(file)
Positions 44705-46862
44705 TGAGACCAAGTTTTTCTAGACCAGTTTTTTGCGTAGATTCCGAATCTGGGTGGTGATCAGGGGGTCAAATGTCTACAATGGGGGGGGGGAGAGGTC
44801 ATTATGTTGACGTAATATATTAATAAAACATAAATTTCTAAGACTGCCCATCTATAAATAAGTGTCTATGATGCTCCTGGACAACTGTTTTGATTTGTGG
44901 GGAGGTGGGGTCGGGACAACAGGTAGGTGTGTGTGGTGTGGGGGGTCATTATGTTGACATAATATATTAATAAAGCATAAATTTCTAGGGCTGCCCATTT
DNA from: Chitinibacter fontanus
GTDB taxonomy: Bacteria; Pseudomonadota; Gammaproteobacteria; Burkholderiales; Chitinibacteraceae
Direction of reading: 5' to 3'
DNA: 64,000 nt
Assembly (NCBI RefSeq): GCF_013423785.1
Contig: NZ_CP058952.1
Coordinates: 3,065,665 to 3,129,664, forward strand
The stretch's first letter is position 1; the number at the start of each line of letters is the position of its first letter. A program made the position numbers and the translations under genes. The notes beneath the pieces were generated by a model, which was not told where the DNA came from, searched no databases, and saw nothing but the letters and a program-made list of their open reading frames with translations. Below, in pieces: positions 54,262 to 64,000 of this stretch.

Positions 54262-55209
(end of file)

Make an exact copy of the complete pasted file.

Positions 44705-46862
44705 TGAGACCAAGTTTTTCTAGACCAGTTTTTTGCGTAGATTCCGAATCTGGGTGGTGATCAGGGGGTCAAATGTCTACAATGGGGGGGGGGAGAGGTC
44801 ATTATGTTGACGTAATATATTAATAAAACATAAATTTCTAAGACTGCCCATCTATAAATAAGTGTCTATGATGCTCCTGGACAACTGTTTTGATTTGTGG
44901 GGAGGTGGGGTCGGGACAACAGGTAGGTGTGTGTGGTGTGGGGGGTCATTATGTTGACATAATATATTAATAAAGCATAAATTTCTAGGGCTGCCCATTT
DNA from: Chitinibacter fontanus
GTDB taxonomy: Bacteria; Pseudomonadota; Gammaproteobacteria; Burkholderiales; Chitinibacteraceae
Direction of reading: 5' to 3'
DNA: 64,000 nt
Assembly (NCBI RefSeq): GCF_013423785.1
Contig: NZ_CP058952.1
Coordinates: 3,065,665 to 3,129,664, forward strand
The stretch's first letter is position 1; the number at the start of each line of letters is the position of its first letter. A program made the position numbers and the translations under genes. The notes beneath the pieces were generated by a model, which was not told where the DNA came from, searched no databases, and saw nothing but the letters and a program-made list of their open reading frames with translations. Below, in pieces: positions 54,262 to 64,000 of this stretch.

Positions 54262-55209